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<?xml version="1.0" encoding="ISO-8859-1"?>
<!DOCTYPE readme SYSTEM "readme.dtd" [

<!ENTITY % common SYSTEM "common.xml">
%common;

<!-- Special HTML config: -->
<!ENTITY % readme:html:up '<a href="../..">up</a>'>

<!ENTITY % config SYSTEM "config.xml">
%config;

]>

<readme title="Extensions of the XML specification">

  <sect1>
    <title>This document</title>
    <p>This parser has some options extending the XML specification. Here, the 
options are explained.
</p>
  </sect1>

  <sect1>
    <title>Optional declarations instead of mandatory declarations</title>

<p>The XML spec demands that elements, notations, and attributes must be
declared. However, there are sometimes situations where a different rule would
be better: <em>If</em> there is a declaration, the actual instance of the
element type, notation reference or attribute must match the pattern of the
declaration; but if the declaration is missing, a reasonable default declaration
should be assumed.</p> 

<p>I have an example that seems to be typical: The inclusion of HTML into a
meta language. Imagine you have defined some type of "generator" or other tool
working with HTML fragments, and your document contains two types of elements:
The generating elements (with a name like "gen:xxx"), and the object elements
which are HTML. As HTML is still evolving, you do not want to declare the HTML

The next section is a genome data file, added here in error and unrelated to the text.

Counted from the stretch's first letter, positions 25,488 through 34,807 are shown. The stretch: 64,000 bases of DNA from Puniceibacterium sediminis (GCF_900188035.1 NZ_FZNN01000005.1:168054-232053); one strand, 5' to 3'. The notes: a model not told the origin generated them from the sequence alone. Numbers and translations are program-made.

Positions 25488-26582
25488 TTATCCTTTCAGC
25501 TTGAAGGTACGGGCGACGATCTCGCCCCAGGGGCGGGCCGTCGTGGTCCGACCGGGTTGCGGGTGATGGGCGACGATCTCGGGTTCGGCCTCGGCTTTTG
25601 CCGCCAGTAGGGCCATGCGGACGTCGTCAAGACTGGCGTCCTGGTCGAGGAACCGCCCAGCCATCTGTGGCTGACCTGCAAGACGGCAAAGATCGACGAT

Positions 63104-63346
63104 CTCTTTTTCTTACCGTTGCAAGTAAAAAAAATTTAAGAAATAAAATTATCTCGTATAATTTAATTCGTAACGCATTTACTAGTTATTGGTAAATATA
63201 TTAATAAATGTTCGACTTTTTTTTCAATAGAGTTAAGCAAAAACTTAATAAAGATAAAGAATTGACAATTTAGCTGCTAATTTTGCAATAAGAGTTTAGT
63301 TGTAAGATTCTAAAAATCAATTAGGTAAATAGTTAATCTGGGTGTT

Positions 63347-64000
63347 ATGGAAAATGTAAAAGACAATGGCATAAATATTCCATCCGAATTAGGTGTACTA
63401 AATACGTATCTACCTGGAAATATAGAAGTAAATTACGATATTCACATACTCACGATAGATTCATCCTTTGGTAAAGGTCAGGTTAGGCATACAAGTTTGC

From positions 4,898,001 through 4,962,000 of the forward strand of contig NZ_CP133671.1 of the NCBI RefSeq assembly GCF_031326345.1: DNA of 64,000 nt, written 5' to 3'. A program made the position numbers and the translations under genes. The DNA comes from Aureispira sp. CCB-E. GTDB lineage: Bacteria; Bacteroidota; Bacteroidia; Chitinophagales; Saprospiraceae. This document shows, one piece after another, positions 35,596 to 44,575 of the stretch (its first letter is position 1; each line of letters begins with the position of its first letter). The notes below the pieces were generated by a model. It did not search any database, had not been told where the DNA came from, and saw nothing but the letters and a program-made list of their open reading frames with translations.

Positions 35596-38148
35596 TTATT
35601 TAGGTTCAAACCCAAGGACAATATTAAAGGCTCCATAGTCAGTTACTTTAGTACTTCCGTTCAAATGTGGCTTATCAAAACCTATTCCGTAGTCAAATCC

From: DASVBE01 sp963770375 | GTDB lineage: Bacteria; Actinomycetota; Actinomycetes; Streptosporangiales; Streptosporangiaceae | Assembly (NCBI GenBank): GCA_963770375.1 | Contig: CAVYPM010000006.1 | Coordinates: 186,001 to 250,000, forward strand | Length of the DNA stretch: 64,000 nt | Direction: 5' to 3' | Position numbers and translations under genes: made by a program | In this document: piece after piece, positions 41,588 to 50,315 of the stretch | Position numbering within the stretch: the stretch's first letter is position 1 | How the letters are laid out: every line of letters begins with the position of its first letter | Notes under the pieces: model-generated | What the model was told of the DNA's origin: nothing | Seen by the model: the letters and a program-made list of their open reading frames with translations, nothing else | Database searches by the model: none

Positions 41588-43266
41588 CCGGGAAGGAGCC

elements; the HTML fragments should be treated as well-formed XML fragments. In
contrast to this, the elements of the generator should be declared and
validated because you can more easily detect errors.</p> 

<p>The following two processing instructions can be included into the DTD:</p>
    <ul>
      <li><p><code><![CDATA[<?pxp:dtd optional-element-and-notation-declarations?>]]></code>
	References to unknown element types and notations no longer cause an
	error. The element may contain everything, but it must be still
	well-formed. It may have arbitrary attributes, and every attribute is
	treated as an #IMPLIED CDATA attribute.</p>
      </li>
      <li><p><code><![CDATA[<?pxp:dtd optional-attribute-declarations elements="x y ..."?>]]></code>
        References to unknown attributes inside one of the enumerated elements
        no longer cause an error. Such an attribute is treated as an #IMPLIED
        CDATA attribute.
</p>

<p>If there are several "optional-attribute-declarations" PIs, they are all
interpreted (implicitly merged).</p>
      </li>
    </ul>
  </sect1>
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  <sect1>
    <title>Normalized namespace prefixes</title>
    <p>
The XML standard refers to names within namespaces as <em>expanded
names</em>. This is simply the pair (namespace_uri, localname); the namespace
prefix is not included in the expanded name.</p>
    <p>
PXP does not support expanded names, but it does support namespaces. However,
it uses a model that is slightly different from the usual representation of
names in namespaces: Instead of removing the namespace prefixes and converting
the names into expanded names, PXP prefers it to normalize the namespace
prefixes used in a document, i.e. the prefixes are transformed such that they
refer uniquely to namespaces.</p>
    <p>
The following text is valid XML:

<code><![CDATA[
<x:a xmlns:x="namespace1">
  <x:a xmlns:x="namespace2">
  </x:a>
</x:a>
]]></code>

The first element has the expanded name (namespace1,a) while the second element
has the expanded name (namespace2,a); so the elements have different types. As
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already pointed out, PXP does not support the expanded names directly.
Alternatively, the
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XML text is transformed while it is being parsed such that the prefixes become
unique. In this example, the transformed text would read: